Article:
Matthew J. Frigault, MD, discussed safety and efficacy findings on CART-ddBCMA.
This content originally appeared on our sister site, OncLive.
Patients with previously treated relapsed/refractory multiple myeloma treated with CART-ddBCMA had an overall response rate (ORR) of 100%, according to data from a phase 1 trial (NCT04155749).
These data, from 31 patients, were presented at the 2022 ASCO Annual Meeting. Notably, patients achieved responses that deepened over time.
Among those who responded to treatment, 94% experienced a very good partial response or better rate of 94%, and 71% experienced a complete response (CR)/stringent CR (CR/sCR). Of the 24 patients who had a minimum follow-up of 6 months and a median follow-up of 13.3 months, 92% still responded to treatment at 6 months. Of the 16 patients who had a minimum follow-up of 12 months and a median follow-up of 17.7 months, 94% had an ongoing response at 6 months and 69% were still responding at 12 months.
“CART-ddBCMA appears to be a highly effective, durable chimeric antigen receptor (CAR) T-cell therapy for highly refractory patients with high-risk features,” Frigault, administrative director, Cellular Therapy Service, Massachusetts General Hospital and assistant professor, Medicine, Harvard Medical School. “It was [well] tolerated, and the pivotal phase 2 study [NCT05396885] should hopefully recapitulate the findings [we observed] from [the] phase 1.”
OncLive spoke to Frigault about the findings from a phase 1 trial investigating the safety and efficacy of CART-ddBCMA in patients with multiple myeloma in whom all previous lines of treatment had failed. He shared additional research opportunities for the CAR T-cell therapy.
Frigault: [At the 2022 ASCO Annual Meeting,] we presented data from the phase 1 trial of CART-ddBCMA; [this was] a first-in-human, dose-escalation study, where we we examined how CART-ddBCMA would work in relapsed/refractory multiple myeloma.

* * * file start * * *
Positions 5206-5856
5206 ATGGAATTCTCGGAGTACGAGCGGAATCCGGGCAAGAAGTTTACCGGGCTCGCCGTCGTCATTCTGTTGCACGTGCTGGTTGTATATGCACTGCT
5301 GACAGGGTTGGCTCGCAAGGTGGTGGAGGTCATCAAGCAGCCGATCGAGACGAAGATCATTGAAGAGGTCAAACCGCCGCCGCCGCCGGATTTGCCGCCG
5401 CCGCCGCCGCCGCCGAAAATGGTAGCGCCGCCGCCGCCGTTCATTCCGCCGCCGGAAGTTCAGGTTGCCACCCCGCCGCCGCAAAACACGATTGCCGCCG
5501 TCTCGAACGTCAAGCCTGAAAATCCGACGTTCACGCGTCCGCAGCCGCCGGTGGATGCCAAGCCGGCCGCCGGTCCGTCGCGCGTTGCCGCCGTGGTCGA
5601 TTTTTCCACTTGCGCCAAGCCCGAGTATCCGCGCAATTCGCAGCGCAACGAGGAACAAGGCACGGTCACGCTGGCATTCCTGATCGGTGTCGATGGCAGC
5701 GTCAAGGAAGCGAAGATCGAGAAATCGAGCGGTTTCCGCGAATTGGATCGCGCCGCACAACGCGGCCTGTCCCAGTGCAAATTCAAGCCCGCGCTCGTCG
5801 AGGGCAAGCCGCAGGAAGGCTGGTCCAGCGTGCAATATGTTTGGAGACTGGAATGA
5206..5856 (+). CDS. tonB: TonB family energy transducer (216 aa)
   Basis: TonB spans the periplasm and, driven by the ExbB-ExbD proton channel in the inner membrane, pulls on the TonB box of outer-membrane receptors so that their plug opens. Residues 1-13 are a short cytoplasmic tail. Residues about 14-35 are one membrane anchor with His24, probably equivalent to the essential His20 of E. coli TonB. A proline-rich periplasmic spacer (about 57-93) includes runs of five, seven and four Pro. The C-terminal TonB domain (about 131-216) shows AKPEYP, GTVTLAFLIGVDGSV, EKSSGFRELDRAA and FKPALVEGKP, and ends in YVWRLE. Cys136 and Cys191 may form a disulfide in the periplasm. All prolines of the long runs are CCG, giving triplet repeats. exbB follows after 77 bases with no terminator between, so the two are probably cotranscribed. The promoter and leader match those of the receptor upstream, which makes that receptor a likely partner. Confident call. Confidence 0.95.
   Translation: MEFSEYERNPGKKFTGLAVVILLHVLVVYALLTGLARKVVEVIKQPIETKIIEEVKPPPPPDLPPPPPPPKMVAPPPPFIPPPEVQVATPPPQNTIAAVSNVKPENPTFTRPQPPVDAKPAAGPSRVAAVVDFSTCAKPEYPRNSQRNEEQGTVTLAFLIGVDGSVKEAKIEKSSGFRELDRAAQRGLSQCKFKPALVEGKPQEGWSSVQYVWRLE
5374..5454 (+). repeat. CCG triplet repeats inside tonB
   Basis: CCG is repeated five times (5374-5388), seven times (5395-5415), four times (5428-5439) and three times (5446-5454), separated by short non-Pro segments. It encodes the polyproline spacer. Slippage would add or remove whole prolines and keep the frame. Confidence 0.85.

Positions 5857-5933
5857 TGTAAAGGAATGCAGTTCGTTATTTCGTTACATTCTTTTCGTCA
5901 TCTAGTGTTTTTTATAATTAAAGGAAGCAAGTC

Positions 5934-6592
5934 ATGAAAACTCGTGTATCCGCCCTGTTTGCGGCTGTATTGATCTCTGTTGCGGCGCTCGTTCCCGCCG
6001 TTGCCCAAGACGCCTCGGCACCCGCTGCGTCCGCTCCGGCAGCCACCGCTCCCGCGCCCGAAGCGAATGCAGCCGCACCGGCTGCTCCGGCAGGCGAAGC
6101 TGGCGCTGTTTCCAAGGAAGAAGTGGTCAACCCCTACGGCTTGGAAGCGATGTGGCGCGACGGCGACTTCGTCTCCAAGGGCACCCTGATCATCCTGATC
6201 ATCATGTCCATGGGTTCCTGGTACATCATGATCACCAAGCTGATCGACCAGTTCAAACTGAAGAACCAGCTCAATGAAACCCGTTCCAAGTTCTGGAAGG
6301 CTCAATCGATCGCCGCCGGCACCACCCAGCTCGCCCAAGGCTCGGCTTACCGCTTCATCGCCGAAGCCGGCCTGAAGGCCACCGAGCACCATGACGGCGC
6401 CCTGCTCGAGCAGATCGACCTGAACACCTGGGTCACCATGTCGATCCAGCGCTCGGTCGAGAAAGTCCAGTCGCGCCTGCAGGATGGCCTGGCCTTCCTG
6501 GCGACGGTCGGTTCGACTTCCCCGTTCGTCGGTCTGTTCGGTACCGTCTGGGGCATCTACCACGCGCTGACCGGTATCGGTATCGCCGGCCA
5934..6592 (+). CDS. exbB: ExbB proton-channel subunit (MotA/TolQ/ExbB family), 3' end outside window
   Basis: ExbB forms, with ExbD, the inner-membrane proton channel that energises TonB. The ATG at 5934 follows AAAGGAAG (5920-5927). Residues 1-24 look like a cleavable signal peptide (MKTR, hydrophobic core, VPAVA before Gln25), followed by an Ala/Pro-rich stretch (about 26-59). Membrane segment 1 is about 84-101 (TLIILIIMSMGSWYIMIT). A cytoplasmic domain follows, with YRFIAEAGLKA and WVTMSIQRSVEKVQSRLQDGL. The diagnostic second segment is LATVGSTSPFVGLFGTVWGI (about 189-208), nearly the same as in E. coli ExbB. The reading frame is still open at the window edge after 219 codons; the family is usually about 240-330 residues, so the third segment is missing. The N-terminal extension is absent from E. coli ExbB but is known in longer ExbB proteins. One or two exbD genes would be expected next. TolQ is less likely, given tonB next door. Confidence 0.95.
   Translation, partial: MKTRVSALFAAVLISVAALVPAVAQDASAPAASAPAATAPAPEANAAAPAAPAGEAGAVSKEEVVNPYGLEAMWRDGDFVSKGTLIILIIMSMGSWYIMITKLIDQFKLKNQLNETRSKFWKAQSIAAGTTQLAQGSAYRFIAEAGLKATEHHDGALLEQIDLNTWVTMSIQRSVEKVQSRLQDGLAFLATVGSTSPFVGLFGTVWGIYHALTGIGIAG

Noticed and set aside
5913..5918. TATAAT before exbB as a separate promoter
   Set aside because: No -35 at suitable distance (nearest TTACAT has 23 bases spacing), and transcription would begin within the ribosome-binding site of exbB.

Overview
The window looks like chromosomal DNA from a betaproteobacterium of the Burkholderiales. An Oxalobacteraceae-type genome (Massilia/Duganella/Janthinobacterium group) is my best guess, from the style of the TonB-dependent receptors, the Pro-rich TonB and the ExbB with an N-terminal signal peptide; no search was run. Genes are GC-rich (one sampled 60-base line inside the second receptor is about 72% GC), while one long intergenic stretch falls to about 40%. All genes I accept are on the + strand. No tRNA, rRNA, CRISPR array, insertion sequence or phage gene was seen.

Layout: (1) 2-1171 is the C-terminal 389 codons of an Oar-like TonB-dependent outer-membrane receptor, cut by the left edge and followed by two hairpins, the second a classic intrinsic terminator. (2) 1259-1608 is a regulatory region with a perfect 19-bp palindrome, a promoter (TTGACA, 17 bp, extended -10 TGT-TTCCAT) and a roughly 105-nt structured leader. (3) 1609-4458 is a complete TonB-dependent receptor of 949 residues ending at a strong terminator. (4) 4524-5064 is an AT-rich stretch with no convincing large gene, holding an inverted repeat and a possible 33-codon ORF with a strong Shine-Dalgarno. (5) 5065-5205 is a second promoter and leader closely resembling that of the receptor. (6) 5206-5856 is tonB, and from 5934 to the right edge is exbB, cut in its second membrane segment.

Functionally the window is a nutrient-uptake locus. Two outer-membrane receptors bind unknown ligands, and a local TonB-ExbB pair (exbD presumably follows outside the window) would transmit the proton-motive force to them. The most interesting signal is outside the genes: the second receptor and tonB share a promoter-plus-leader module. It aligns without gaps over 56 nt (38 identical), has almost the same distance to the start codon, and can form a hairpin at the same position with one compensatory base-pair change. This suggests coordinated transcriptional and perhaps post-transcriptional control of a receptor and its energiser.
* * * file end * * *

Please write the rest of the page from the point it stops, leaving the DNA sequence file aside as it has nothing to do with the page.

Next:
This was [done in] a patient population that had to have been exposed to all 3 major classes of multiple myeloma therapy: [a proteasome inhibitor, an immunomodulatory drug, and an anti-CD38 antibody]. They had to have [received] at least 3 prior lines of therapy or be triple refractory, and they needed [to have] measurable disease at the time of treatment.
We [examined the therapy at] 2 dose levels: 100 x 106 CAR-positive cells and 300 x 106 CAR-positive cells. The most impressive component of all this was that we saw an 100% ORR [with the therapy] across both dose levels. These were exciting data, and we look forward to expanding this into a pivotal [phase 2] study.
This was a heavily pretreated group of patients. They had [received] a median of 5 prior lines of therapy, and they had multiple high-risk features, including high disease burden. In particular, something that we know [correlates with] a poor prognosis for durability of responses, is extramedullary disease; 39% of patients had extramedullary disease at the time of treatment. [Furthermore], 68% of patients were penta-refractory, meaning that they were refractory to all 3 major drug classes, including 2 drugs from 2 of those classes.
We saw impressive findings. [I mentioned that the therapy elicited] an ORR of 100%, [which included] a 71% CR/sCR rate. The interesting thing [to note] is that these responses continued to deepen over time.
Although we had a median follow-up of 12.1 months for the total patient population, if you looked at patients who [had] beyond 12 months [of follow-up], the 16 patients with a median follow-up of 17.7 months, half of those patients had extramedullary disease, which is a higher-risk prognostic factor. Despite that, [69% of those] patients were still in an ongoing response.
We are still waiting for the data to mature, but [this] is promising for these patients.
Something that was encouraging was the fact that [CART-ddBCMA] was very well tolerated. Only 1 grade 3 event of immune effector cell–associated neurotoxicity syndrome [(ICANS) occurred in someone who received the therapy at 100 x 106 CAR-positive cells], which is our recommended phase 2 dose. All [cases of] cytokine release syndrome [CRS] was grade 1 or 2 [at 100 x 106 CAR+ cells]. CRS [cases] were all managed with tocilizumab [Actemra] and steroids.
Importantly, we did not see any atypical neurotoxicity, [like] the Parkinson-like syndrome that we are seeing with some other BCMA-directed therapies. It is reassuring that this treatment was very tolerated and appeared to be safe.
I am hoping that the pivotal [phase 2] study can begin enrollment by the end of 2022. We have a lot of patients who need highly effective BCMA-directed therapies. Currently, there are not sufficient slots for manufacturing, and there are many patients who would substantially benefit from CART-ddBCMA and other BCMA-directed CAR T-cell therapies.
This product can significantly impact access and could improve outcomes for patients, many of which are passing away prior to getting their slot allocation. I am optimistic to be able to enroll [patients to this] pivotal study and potentially see a new product on the block that can benefit patients.